AASHTO: Freight industry faces infrastructure crisis

July 8, 2010
A new study says America's freight system – encompassing highways, railroads, ports, waterways, and airports – faces a massive near-term infrastructure crisis as funding has slipped well below what’s needed to maintain, much less improve, the movement of goods in the U.S

A new study says America's freight system – encompassing highways, railroads, ports, waterways, and airports – faces a massive near-term infrastructure crisis as funding has slipped well below what’s needed to maintain, much less improve, the movement of goods in the U.S.

The report – “Unlocking Freight” -- compiled by the American Association of State Highway and Transportation Officials (AASHTO) calls for the development of a national multimodal strategic freight plan along with a wide range of expansion infrastructure efforts, especially for highways.

Those highway improvements include: Adding 32,000 lane-miles to the current Interstate system; upgrading 14,000 miles of current interstate highways; adding 14,000 lane-miles to North American Free Trade Agreement (NAFTA) corridors; adding 8,000 lane-miles of truck-only toll facilities; and adding 400 lane-miles to provide access to key port and intermodal facilities.

AASHTO’s report also calls for significant intermodal investments as well, such as:

• Ensuring funding eligibility for intermodal connectors – usually local roads in older industrial and residential neighborhoods used by truckers to travel between major highways and the nation’s ports, rail terminals, and air cargo hubs.

• Support for increased collaboration between states and railroads on public-private partnerships and federal investment tax credits to finance growing needs of the freight rail network.

• Use of existing surplus funds from the Federal Harbor Maintenance Trust Fund for critical seaport dredging projects, while directing the Federal Inland Waterway Trust Fund to complete needed lock and dam construction and maintenance projects, as more than half of the 240 locks funded by the U.S. Army Corps of Engineers are more than 50 years old and have exceeded their economic design lives.

Overall freight demand will double, the study noted, from 15 billion tons today to 30 billion tons by 2050. Freight carried by trucks will increase 41% and by rail by 38% from today’s quantities. AASHTO noted that traffic on the Interstate Highway System increased by 150%, while interstate capacity increased by only 15%, between 1980 and 2006.

“Our overpowering need is for infrastructure investment in all modes, for no single mode can stand alone,” said Larry "Butch" Brown, AASHTO’s president and executive director of Mississippi’s Department of Transportation (DOT), during the introduction of the group’s freight report in Des Moines, IA, today.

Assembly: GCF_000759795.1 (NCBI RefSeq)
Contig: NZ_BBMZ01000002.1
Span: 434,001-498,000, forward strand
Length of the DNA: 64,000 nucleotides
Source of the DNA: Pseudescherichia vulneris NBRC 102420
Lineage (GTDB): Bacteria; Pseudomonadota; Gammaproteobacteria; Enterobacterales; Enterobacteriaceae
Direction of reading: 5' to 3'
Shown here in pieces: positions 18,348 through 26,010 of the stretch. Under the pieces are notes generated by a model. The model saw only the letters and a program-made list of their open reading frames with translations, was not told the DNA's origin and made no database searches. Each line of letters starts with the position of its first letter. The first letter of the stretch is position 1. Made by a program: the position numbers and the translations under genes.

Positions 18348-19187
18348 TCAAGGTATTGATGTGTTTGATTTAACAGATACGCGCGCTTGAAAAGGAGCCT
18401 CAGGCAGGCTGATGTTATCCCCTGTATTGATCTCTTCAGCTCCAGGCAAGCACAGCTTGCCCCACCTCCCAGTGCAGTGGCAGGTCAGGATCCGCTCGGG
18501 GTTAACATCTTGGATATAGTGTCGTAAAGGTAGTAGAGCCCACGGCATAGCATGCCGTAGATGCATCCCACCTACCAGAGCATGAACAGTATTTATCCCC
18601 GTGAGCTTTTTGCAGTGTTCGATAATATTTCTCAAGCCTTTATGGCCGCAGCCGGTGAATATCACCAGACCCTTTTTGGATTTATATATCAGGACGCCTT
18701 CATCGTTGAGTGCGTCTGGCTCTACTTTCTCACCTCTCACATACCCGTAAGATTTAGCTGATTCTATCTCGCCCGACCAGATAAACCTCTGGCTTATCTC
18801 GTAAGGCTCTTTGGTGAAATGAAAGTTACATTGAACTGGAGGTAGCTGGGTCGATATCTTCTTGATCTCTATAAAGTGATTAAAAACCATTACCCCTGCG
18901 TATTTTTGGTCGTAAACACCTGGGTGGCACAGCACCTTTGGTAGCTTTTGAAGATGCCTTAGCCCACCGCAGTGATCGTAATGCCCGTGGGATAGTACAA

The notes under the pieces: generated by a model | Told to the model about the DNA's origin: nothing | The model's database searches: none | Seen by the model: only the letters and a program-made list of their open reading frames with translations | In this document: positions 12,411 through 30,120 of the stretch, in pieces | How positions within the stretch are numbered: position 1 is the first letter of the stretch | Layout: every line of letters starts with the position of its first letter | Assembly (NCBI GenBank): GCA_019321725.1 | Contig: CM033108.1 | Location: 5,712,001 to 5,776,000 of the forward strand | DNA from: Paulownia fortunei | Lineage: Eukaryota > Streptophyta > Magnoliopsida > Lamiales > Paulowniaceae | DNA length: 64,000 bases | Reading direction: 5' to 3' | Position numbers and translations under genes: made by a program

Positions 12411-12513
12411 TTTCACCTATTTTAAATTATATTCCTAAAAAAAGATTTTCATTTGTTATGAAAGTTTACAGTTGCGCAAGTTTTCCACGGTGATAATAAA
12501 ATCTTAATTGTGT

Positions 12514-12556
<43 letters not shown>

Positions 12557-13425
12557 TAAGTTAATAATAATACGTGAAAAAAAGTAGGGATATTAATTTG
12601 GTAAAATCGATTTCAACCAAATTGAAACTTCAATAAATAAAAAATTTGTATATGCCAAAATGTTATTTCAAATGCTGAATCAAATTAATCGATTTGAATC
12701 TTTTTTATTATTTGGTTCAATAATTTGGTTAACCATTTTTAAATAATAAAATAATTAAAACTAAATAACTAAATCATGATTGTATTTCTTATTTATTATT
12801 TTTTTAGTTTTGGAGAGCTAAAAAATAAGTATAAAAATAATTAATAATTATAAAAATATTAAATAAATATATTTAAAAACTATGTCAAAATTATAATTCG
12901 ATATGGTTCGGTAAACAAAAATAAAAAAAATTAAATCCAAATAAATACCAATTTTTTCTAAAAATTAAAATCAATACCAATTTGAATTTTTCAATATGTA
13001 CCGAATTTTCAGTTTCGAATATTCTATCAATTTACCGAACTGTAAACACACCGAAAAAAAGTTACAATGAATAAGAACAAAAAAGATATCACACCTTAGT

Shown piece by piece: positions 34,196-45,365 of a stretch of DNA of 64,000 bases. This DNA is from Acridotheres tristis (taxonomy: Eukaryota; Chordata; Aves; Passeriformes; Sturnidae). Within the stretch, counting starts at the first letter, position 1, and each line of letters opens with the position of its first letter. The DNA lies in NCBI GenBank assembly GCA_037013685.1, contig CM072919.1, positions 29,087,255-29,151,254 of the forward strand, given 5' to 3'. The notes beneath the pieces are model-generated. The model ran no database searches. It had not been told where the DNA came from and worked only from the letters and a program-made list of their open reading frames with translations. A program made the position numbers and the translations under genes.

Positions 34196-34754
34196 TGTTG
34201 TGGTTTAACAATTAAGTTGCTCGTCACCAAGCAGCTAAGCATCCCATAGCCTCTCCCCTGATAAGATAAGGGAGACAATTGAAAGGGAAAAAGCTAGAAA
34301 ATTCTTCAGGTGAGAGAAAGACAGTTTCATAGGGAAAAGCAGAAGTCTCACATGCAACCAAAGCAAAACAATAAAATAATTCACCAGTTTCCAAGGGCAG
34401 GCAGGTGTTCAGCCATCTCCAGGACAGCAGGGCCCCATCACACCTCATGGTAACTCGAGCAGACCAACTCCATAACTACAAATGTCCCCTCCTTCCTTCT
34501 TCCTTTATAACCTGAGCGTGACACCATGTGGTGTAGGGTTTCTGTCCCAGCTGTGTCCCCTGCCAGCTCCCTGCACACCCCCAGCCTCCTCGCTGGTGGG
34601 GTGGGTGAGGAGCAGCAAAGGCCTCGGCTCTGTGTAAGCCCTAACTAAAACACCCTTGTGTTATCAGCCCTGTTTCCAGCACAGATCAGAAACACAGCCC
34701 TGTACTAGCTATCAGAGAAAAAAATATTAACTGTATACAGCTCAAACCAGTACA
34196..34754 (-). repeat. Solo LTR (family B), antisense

“To compete globally, we must invest in transportation capacity,” Brown said. “Because in the freight environment we live in today, we’ve got to be able to move goods quickly and efficiently from point A to point B, no matter where points A and B are located in our country.”

Much of the nation’s future freight will be carried by trucks, so a good portion of AASHTO’s report focuses on the needs of motor carriers.

The U.S. population reached 308 million in 2010, and is expected to reach 420 million by 2050, meaning more food, clothing, and other goods will be consumed, creating a higher demand for freight being shipped across the country, according to AASHTO’s data. As a result, three billion more tons of freight than currently hauled will be moved in the U.S. by 2020, requiring the services of another 1.8 million trucks.

On average, 10,500 trucks a day travel busy sections of the Interstate Highway System, but by 2035, this will increase to 22,700 with some segments seeing 50,000 trucks a day, according to the group’s data.

“Notice the number of trucks, semis, and other cargo vehicles the next time you are driving,” said John Horsely, AASHTO’s executive director. “Now imagine in 20 years: For every two trucks you see on the road today, there will be an additional one right behind it. If we don’t add more capacity, those additional trucks will be right next to you on the roadway, adding congestion and delays. Is that a future you want to experience?”

About the Author

Sean Kilcarr | Editor in Chief

Sean reports and comments on trends affecting the many different strata of the trucking industry -- light and medium duty fleets up through over-the-road truckload, less-than-truckload, and private fleet operations Also be sure to visit Sean's blog Trucks at Work where he offers analysis on a variety of different topics inside the trucking industry.

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